PHNOM PENH // They are abducted and held against their will in centres where many - some of them children - are beaten, whipped, and shocked with electric batons. These are allegations made in two recent reports about conditions in drug treatment centres in Cambodia, including one that receives funding from the United Nations' child protection agency, Unicef.
The claims, which government officials denied, have UN agencies scrambling to come up with a cohesive response. Both UNAids and the World Health Organisation have called for all the facilities to be closed immediately, while Unicef has denied that there is abuse in Choam Chao, a youth centre to which it provided US$28,440 (Dh104,000) last year. In late March, Unicef's representative in Cambodia, Richard Bridle, told the Phnom Penh Post newspaper that Human Rights Watch (HRW) had made a mistake when it alleged abuse of children at Choam Chao. Mr Bridle suggested that researchers had confused Choam Chao for another centre.
HRW said it made no such mistake. The National interviewed two street youths who said they were taken by police to Choam Chao in early April, after the HRW report was released and the allegations were reported by local media. Both spoke on condition of anonymity. "They beat me twice. I used my hands to block the blows," said one. "They beat me with a baton." The other boy said he was not abused, but he witnessed guards at the centre beating two boys who had scuffled during a game of football.
Other youth and adults told similar stories and worse to HRW and to researchers who contributed to a joint report made public April 27 by the Open Society Institute and the University of Melbourne. Both reports detailed systematic abuse in 11 drug treatment centres across Cambodia, including severe beatings and rape perpetrated by guards. In light of such reports, the UNAids executive director, Michel Sidibé, wrote to HRW expressing concern that conditions in the centres would "discourage people who use drugs from accessing health services, including for drug dependence and for HIV prevention, treatment and care".
"I believe that the centres in Cambodia should be closed," Mr Sidibé wrote in the letter. HRW said it received similar correspondence from the World Health Organisation, which called for the closing of all 11 centres, including the one funded in part by Unicef. The chief of communications for Unicef's Cambodia office, Marc Vergara, declined to comment. At the time, he said Unicef was meeting with other "partners" to discuss the response to allegations of abuse at Choam Chao and other facilities.
"We know about that, but we have decided not to comment until we have come to the end of this discussion," he said in a telephone interview last month, adding that he did not know when the talks would conclude. Joe Amon, HRW's director of health and human rights, said his organisation met with Unicef staff in Cambodia, Bangkok and New York to inform them of conditions at Choam Chao long before the report was released.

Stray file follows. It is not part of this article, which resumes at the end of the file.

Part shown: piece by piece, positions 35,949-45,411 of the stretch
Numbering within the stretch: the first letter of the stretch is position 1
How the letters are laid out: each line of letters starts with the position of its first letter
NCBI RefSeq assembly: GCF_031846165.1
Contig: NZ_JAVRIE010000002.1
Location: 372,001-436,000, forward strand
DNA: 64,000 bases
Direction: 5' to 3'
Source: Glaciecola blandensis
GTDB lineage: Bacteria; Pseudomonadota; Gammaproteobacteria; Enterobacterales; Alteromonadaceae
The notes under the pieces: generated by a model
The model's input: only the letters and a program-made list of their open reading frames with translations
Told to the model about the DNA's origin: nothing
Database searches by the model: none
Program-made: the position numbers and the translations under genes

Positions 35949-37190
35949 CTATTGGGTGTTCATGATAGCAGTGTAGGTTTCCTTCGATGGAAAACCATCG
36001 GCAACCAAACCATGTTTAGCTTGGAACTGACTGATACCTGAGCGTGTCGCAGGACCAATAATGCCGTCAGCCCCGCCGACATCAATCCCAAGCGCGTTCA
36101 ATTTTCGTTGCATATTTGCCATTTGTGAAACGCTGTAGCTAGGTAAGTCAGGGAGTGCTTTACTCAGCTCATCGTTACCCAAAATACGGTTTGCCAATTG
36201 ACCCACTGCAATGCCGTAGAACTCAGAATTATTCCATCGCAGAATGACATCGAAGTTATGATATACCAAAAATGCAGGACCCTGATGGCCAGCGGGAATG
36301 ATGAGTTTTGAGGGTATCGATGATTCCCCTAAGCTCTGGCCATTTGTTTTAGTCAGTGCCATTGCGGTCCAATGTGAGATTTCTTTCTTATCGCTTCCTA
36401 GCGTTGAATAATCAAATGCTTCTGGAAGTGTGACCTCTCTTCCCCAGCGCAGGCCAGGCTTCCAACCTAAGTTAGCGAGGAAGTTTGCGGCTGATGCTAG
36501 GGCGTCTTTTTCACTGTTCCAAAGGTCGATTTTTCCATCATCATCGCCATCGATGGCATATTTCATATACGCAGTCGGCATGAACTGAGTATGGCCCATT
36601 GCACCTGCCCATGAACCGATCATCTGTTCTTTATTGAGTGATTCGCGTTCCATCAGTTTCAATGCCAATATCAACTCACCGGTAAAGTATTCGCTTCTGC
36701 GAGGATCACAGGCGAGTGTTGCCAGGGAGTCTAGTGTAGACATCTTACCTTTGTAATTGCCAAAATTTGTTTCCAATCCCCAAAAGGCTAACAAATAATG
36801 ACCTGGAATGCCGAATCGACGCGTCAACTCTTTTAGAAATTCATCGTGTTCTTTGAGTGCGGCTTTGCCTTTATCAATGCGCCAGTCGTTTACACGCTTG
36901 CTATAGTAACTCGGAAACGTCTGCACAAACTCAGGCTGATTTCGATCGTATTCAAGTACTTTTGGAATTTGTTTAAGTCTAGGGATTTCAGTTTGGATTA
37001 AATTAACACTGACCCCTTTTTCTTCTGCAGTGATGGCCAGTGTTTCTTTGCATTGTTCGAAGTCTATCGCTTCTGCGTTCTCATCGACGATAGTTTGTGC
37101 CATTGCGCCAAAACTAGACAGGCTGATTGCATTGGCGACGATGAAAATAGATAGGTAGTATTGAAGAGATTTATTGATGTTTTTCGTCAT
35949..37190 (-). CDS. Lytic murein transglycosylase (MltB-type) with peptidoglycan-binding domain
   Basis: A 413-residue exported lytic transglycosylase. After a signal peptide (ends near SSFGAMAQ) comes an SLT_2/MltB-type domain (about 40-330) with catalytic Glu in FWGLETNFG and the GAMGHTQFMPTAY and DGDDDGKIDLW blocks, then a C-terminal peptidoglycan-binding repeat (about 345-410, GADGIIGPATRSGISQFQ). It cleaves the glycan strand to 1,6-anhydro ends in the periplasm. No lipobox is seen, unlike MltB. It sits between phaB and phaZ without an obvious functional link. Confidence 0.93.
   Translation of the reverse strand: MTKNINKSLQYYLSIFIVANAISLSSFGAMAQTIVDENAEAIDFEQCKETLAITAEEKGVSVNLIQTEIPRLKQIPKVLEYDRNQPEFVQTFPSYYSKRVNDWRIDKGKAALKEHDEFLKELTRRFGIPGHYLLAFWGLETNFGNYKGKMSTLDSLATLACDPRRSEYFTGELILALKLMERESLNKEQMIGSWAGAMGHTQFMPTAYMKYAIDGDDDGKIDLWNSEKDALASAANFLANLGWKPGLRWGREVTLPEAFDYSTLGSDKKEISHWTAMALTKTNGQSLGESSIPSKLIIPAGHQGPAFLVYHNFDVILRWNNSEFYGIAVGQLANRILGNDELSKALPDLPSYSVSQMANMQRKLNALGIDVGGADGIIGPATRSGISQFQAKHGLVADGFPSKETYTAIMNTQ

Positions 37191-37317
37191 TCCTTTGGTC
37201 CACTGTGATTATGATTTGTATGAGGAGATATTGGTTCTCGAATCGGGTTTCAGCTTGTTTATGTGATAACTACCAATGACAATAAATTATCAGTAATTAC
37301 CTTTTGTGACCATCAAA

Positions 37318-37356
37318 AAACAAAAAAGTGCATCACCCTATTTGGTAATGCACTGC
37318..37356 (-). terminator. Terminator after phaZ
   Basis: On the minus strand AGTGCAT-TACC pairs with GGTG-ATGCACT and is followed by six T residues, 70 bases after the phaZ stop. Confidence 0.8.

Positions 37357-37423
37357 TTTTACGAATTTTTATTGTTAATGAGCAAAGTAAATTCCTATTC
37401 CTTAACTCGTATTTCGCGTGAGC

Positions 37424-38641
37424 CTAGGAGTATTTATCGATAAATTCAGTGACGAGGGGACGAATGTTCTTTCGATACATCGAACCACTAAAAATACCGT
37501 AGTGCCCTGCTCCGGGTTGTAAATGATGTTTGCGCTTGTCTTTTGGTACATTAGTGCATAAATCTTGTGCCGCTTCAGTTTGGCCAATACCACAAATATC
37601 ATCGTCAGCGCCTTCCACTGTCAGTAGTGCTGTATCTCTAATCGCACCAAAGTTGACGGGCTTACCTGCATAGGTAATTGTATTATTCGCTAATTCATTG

"Quite honestly, I'm shocked," Mr Amon said. "Unicef's mandate is to protect children and they've had nine months to investigate the evidence we've provided them of the torture, arbitrary detention and forced labour of children." The UN's Cambodia Office of the High Commissioner for Human Rights and the UN Office on Drugs and Crime (UNODC) were contacted by telephone and were submitted questions by e-mail. Both agencies declined to comment.
UNODC is leading the UN's efforts, in co-ordination with the Cambodian government, to overhaul the country's drug treatment system. Some details of the plan were highlighted in a recent presentation given by Juana Tomas-Rossello of UNODC's East Asia and Pacific regional office. The $9.7-million programme plans to extend health services for drug users to communities throughout the country. Community health workers would then refer them to one or possibly two national rehabilitation centres where they would voluntarily submit to treatment. The plan has a timeframe of five to eight years, according to Dr Tomas-Rossello.
"At the same time, the UN recommends that while the new model drug dependence treatment system is being developed and the current drug detention centres remain open, compliance with Cambodia's international human rights obligations is guaranteed," Margaret Lamb, a spokeswoman for the office of the UN resident co-ordinator in Cambodia, said in an interview. But human rights groups remain sceptical that conditions in drug detention centres will change without international pressure on the Cambodian government.
"When thousands of people have been abused, subject to torture and forced labour in these centres, the UN should really find the courage to plainly say that the centers should be immediately closed and those responsible for the torture held to account," Mr Amon said. Licadho, a local human rights group, said it provided evidence including photos of abuse at two drug detention centres to the ministry of social affairs in 2008.
"Nearly two years after, the ministry has yet to conduct a credible investigation," said Naly Pilorge, the director of Licadho. "Quite the opposite, the ministry went on publicly rejecting undeniable evidence of unlawful detentions in the two centres and took actions to cover up the abuses." Kong Chhan, the deputy director general of the ministry, declined to comment on alleged abuse at detention centres, including Choam Chao, and he directed questions to the National Authority on Combating Drugs.
"In terms of my position as a government officer I say that everything's OK in the centres," said Neak Yuthea, the authority's director of prevention and education. But, he added: "You can ask someone who is independent." @Email:email@example.com